Irrespective of this brand’s history, it’s the new guitars that interest us.
Yes, the name is old Shergold, but the new guitars retain little of the original’s style. There are three new guitars coming from the brand - the Masquerader 1, 2 and 3 - that share the same chassis; the differences lie in the pickup complement, bridge and wiring.
While the new design follows a pretty standard bolt-on recipe, its ingredients are more unusual. Instead of going for the Fender blend, we have a 45mm-thick mahogany body with a big edge radius and well-shaped forearm and rib-cage contours.
The more usual maple neck is swapped for rosewood - usually reserved for more upmarket guitars - that is fixed with four screws, inset into their own washers, while the heel area itself is reduced in depth, removing some heel bulk.
Now, if the body has quite a rudimentary, utility feel, then the neck really is anything but. It’s one piece of rosewood, with an additional slice of rosewood fingerboard, and all of our samples have noticeably different grain in different shades of dark/milk chocolate colour. All of them, however, have a super-smooth satin feel.
“Instead of a satin off-the-gun finish, which can have this slight orange peel to it and doesn’t look good after a few weeks of playing,” says designer, Patrick James Eggle, “this is a very thin urethane finish that has been flatted back with a fine abrasive paper, then wire wool. It looks and feels better.”
The fingerboard itself goes for a Gibson-like camber, the fretting is super smart and smoothly polished, and the edges are actually rosewood bound so you can’t see the fret tangs. It’s a very classy job. Likewise, the aluminium line position markers, although in playing position they do disappear a little.
Also, oddly, while the 22nd fret sits over the end of the neck, there’s a fingerboard overhang that means if you want to remove the scratchplate, you have to remove the neck - a small detail that Patrick tells us will change.
The headstock recalls the original Shergold and scoops down from the fingerboard face like a six-in-a-line Fender, but this one’s three-a-side, with locking tuners, black ebony-like buttons, staggered height posts and large knurled-edge rear locks.
“The three-a-side head was a bit of a nightmare, because if you do that you need that ugly string retainer, so we had to make the headstock a little more squat. To get the strings lower on the D and G strings, we needed to use these locking tuners just to bring the string height down - you don’t really need them to lock the strings.”
Truss rod adjustment is behind the nut and the only logo is the inset Shergold badge. The back of the head has a handwritten seven-digit serial number and there’s no country of origin indication anywhere or model name. It all creates a very hand-built, boutique-y vibe.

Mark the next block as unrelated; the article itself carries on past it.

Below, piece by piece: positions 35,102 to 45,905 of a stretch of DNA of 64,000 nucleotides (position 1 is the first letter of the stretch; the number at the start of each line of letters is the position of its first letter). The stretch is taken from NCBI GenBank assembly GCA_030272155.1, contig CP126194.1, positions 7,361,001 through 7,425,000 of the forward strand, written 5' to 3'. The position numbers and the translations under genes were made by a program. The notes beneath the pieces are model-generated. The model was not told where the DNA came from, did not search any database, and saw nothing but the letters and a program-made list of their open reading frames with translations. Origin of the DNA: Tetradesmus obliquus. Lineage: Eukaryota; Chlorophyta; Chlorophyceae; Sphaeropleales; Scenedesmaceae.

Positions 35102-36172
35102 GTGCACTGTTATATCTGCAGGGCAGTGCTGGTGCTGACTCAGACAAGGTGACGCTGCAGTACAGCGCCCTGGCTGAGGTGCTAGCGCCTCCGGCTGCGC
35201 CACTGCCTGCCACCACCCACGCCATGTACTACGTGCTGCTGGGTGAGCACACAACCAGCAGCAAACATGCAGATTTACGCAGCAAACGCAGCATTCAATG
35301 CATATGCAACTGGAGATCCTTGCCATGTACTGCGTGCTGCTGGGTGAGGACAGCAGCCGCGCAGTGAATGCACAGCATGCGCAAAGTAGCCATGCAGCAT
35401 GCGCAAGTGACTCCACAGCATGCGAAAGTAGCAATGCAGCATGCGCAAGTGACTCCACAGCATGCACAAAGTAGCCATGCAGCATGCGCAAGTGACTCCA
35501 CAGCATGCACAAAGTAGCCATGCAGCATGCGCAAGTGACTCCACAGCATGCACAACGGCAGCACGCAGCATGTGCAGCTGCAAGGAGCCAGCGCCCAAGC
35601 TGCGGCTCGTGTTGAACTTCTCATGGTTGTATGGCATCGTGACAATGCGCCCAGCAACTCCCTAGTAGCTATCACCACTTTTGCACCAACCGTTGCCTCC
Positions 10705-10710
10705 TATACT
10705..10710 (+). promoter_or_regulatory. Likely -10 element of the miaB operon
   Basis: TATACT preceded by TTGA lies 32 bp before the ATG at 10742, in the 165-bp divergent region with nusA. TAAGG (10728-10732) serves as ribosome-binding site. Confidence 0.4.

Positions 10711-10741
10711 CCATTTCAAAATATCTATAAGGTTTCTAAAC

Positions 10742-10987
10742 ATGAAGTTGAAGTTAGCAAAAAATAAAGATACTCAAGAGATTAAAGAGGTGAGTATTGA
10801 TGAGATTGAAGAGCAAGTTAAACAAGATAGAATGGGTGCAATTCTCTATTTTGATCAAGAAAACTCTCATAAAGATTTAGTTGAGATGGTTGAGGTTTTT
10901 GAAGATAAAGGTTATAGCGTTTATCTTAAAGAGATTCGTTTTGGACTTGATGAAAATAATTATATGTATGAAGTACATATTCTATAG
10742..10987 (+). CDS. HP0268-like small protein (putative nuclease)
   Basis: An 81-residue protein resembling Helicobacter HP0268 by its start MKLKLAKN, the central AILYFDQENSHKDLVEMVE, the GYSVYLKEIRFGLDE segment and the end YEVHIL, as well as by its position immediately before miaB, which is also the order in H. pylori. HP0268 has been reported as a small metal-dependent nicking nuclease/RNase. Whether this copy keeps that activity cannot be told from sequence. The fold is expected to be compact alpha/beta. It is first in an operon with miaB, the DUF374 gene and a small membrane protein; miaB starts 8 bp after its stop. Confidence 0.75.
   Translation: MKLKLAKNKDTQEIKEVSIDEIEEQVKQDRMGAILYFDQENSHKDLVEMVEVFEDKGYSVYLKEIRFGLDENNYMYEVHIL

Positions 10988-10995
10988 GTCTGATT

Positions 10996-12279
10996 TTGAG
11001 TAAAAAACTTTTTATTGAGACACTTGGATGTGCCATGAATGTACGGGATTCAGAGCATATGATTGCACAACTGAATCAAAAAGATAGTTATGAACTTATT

Today, we’re focusing on the Masquerader 1. We get a Tele-style ‘ash tray’ bridge plate, with three compensated brass saddles and through-body stringing, but the side walls of the tray stop just past the front of the saddles where the plate flares out to accommodate the full-size bridge humbucker.
All the guitars in this range are voiced with USA-made Seymour Duncan pickups. The 1 pairs the full-size JB Trembucker (TB-4) at the bridge with a Vintage Soapbar SP90-1n at the neck.
The thick Bakelite scratchplate is a nice touch, with its muted antique appearance. The same material is used for the rear cavity coverplate, which, when removed, reveals a spacious cavity with tidy wiring and 500k pots on the humbucker models and 250k pots on the SSS guitar. A treble bleed capacitor/resistor circuit features on the master volume controls of all three models.
Overall, there’s an undeniably high level of quality in both the specification and construction detail here. The only potential ‘Marmite’ feature - and it’s an important one - is the actual body outline with its stubby, in-curved upper horn that might recall and certainly improve on the original, but will no doubt have the forums buzzing. And while we reflect on the appearance, the four colours are all a bit, well, dowdy.
All three of these instruments are very well-sorted guitars, nicely weighted with slinky playability and a comfortable, workmanlike strapped-on feel. Barring a few pickup height adjustments, we’d happily head off to a gig with any of ’em.
The neck shape is a full and very well shaped C (21mm deep at the 1st fret; 23.5mm at the 12th ), the shoulders are nicely tapered, and there’s a subtle roll to the fingerboard edge. Its ‘everyman’ shape disappears in the hand, feeling equally comfortable with thumb-around or behind left-hand positions.
Subtle considerations, such as control and switch placement, fall intuitively under your hand, and pot tapers are smooth. Everything works and you get a reassuring sense of quality.
By design, the guitars are pretty rock-centric. There’s an almost ubiquitous quality to the JB-equipped models, which creates effortless classic rock punch; less so the sparkly, brighter, vintage PAF.
The 1’s neck-placed soapbar, however, holds its own and almost sounds too hot. But the actual platform is really informing what we hear and recalls Gibson grind with less midrange ‘honk’, a little bolt-on percussion and less Les Paul-like tonal width. And while not lacking in high-end, it’s rounder than our Strat and PRS McCarty references.
But nailing classic and more contemporary alt-rock sounds is easy and that neck soapbar proves a superb, softer-edged foil to the JB. Split the JB and there’s more jangle. Mixed with the neck, at reduced volume, there’s more than a hint of a Rickenbacker’s strident voice, which sounds great with modulation, be it old-school tremolo or modern chorus and flanging.